Social media can blur the lines between formal and informal learning

Staff Writer By Staff Writer - March 23rd, 2015
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The modern teaching environment is much more flexible than it has been in the past. The need to teach students the core of any curriculum remains, but how they actually engage with what's put in front of them is changing.

That's in no small part down to technology. School kids are embracing consumer devices like never before. In fact, research from Statista points out that over half (56 per cent) of children aged 10 to 13 own their own smartphone in the US alone.

Social media for learning

Adapting the learning environment with that in mind is crucial for unlocking the potential of younger generations. This can be done by channel​ling the power of social media. Everything from Facebook to Twitter to Pinterest offers whole networks of videos, blog content, advice or even audio clips which have the potential to make learning easier, according to The New Media Consortium.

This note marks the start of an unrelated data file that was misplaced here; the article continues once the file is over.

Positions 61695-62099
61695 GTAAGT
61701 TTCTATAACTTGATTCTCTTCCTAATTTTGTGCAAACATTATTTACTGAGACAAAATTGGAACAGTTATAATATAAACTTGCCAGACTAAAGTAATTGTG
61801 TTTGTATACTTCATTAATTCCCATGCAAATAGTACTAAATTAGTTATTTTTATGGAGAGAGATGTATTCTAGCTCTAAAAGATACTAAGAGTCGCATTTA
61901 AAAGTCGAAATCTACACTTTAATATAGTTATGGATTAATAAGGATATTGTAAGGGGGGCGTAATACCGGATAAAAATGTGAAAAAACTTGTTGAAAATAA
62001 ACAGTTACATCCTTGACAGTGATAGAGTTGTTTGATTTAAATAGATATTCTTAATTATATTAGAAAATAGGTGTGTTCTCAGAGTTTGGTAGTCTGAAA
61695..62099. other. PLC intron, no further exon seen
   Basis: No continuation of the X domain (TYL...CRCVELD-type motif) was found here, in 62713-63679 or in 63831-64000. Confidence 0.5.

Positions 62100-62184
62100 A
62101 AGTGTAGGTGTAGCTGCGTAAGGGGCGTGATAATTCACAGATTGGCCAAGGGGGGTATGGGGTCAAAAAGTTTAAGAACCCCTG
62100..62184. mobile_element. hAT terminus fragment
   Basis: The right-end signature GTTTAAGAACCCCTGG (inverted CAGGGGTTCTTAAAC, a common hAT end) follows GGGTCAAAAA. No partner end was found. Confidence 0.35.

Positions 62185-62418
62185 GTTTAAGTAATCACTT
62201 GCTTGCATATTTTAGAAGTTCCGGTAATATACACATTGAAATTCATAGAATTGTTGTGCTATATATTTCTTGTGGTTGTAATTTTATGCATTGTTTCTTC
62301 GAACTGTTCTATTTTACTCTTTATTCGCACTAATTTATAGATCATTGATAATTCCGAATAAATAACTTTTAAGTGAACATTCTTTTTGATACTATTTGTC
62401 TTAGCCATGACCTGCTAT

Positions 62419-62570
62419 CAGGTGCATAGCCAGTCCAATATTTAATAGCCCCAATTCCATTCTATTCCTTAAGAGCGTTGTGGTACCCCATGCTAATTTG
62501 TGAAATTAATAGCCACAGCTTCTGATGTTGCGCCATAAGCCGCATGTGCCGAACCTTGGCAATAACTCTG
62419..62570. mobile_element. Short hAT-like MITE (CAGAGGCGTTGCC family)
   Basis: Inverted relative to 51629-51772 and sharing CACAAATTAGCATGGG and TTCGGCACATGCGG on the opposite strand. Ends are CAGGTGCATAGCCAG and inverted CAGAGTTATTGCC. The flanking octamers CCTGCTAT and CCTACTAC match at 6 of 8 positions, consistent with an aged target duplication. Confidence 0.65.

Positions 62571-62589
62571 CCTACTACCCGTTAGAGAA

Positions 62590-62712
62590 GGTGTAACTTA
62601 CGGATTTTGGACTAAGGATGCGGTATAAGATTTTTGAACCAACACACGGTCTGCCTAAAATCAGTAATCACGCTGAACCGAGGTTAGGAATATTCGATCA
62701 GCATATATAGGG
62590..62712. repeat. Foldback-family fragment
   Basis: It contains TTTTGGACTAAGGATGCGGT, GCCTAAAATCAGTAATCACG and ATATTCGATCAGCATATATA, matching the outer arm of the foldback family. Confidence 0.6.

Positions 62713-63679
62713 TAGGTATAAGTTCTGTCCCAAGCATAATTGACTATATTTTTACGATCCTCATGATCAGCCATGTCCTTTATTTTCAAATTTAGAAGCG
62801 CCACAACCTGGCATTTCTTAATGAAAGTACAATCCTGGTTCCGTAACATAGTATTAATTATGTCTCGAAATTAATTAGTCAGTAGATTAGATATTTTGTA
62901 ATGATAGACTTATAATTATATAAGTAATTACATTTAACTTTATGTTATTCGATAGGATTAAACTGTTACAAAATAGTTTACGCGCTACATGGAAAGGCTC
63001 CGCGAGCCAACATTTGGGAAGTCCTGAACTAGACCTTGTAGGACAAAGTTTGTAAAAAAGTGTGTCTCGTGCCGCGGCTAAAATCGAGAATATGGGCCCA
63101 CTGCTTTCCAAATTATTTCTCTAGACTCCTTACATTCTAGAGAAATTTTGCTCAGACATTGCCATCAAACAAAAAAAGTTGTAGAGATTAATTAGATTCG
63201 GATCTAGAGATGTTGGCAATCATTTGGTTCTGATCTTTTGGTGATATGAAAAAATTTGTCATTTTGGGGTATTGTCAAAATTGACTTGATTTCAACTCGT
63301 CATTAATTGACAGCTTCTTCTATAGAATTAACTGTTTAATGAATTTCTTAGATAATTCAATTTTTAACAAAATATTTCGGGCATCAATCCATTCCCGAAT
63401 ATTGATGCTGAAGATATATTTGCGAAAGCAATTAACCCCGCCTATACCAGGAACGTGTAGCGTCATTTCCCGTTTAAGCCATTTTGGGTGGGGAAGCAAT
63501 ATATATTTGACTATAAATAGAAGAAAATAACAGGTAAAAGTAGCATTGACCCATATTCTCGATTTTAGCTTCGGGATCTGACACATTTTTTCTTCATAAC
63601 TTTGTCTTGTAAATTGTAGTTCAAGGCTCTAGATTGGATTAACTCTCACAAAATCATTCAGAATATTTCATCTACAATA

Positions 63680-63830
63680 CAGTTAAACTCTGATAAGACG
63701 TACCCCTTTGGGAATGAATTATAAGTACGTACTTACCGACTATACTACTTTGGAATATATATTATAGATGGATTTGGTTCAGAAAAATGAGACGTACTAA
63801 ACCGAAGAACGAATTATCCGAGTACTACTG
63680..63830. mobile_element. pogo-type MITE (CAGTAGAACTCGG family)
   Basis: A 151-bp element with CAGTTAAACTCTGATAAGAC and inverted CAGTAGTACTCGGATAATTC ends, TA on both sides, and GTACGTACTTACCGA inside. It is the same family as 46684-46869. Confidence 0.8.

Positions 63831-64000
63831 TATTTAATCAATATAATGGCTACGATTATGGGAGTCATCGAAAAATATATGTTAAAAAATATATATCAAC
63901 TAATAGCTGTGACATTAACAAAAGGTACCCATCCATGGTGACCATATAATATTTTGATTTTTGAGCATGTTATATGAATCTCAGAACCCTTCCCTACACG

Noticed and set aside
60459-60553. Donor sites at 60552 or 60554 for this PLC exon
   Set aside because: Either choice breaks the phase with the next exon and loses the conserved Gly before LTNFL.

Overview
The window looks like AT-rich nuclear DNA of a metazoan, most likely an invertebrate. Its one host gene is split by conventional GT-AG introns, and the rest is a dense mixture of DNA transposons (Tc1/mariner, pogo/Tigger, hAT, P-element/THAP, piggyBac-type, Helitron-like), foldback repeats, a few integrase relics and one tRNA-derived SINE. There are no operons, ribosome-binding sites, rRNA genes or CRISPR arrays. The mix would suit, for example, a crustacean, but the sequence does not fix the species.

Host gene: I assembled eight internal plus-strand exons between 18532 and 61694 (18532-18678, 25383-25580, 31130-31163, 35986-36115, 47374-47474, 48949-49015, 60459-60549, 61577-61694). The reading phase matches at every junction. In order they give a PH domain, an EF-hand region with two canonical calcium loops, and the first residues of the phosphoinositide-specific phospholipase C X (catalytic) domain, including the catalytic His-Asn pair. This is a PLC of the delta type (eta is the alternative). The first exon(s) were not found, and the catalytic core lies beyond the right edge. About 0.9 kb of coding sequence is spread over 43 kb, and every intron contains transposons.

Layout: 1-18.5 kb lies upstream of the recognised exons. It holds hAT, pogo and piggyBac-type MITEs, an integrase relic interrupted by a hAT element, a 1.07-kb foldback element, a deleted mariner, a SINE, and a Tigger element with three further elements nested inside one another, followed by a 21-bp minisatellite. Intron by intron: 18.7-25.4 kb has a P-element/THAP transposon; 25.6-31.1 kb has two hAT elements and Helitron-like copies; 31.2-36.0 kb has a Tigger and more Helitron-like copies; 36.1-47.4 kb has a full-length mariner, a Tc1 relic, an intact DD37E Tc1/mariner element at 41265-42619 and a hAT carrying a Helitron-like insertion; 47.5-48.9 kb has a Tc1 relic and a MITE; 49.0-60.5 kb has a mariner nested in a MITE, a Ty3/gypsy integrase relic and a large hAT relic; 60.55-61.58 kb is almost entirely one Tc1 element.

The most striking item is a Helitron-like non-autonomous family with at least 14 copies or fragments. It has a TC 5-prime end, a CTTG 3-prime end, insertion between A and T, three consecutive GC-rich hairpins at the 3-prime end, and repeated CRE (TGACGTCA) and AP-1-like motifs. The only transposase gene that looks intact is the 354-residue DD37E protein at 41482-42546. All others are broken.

By their very nature, students are likely to already be engaging with social media in their own time. Getting them to do so more productively is where the real skill lies.

Facebook and expression

Looking at Facebook in particular, more and more people now have the ability to voice their opinions freely. While posting any old rambling - we've got that one person on our timelines - isn't exactly fruitful, teacher Andrew Simmons believes the social network is making it easier for his students to express themselves.

In a piece published by The Atlantic, Mr Simmons explained that he sees more honesty and reflection in his students' writing, which stems from them engaging with others on social media.

While most educators would be quick to chastise any student who pulled out their Apple iPhone 6 Plus or Samsung Galaxy Note 4, this example goes to prove that teachers can actually get more from their pupils if they ditch rigidity and allow them to channel social media into classroom productivity.

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